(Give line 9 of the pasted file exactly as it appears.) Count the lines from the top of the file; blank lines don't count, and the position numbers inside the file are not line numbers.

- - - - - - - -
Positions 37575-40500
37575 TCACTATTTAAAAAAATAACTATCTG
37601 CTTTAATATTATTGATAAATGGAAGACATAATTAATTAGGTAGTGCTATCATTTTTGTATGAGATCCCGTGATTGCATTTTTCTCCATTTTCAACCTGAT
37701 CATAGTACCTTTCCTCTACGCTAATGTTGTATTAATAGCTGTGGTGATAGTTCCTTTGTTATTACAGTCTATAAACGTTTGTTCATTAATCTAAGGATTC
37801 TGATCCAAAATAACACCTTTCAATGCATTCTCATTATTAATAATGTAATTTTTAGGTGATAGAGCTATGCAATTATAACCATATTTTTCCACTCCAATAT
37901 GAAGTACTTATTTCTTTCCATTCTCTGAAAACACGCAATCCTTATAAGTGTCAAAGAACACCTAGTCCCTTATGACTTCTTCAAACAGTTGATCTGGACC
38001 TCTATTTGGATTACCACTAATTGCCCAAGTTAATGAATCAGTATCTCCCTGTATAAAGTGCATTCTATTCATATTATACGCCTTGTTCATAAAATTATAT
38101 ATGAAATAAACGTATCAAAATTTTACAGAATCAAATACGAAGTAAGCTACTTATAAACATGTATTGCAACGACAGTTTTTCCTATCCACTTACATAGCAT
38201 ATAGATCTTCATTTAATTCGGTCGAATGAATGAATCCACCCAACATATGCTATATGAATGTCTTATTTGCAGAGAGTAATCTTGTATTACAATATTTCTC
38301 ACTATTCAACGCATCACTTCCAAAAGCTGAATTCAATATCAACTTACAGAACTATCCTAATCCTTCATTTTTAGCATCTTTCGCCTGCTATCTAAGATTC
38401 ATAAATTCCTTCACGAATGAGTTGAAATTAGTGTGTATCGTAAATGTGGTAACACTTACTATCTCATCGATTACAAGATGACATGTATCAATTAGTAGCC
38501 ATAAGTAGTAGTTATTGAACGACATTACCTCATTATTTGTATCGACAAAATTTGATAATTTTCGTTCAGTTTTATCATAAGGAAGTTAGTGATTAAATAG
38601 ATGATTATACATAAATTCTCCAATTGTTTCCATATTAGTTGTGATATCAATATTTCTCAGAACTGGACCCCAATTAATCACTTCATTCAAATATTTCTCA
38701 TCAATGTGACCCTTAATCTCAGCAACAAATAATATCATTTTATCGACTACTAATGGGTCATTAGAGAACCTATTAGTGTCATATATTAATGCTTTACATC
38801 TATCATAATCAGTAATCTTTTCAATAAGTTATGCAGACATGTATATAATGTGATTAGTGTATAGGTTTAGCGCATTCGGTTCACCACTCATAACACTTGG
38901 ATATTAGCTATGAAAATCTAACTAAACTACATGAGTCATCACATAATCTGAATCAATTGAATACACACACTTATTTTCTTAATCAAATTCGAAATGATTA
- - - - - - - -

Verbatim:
38201 ATAGATCTTCATTTAATTCGGTCGAATGAATGAATCCACCCAACATATGCTATATGAATGTCTTATTTGCAGAGAGTAATCTTGTATTACAATATTTCTC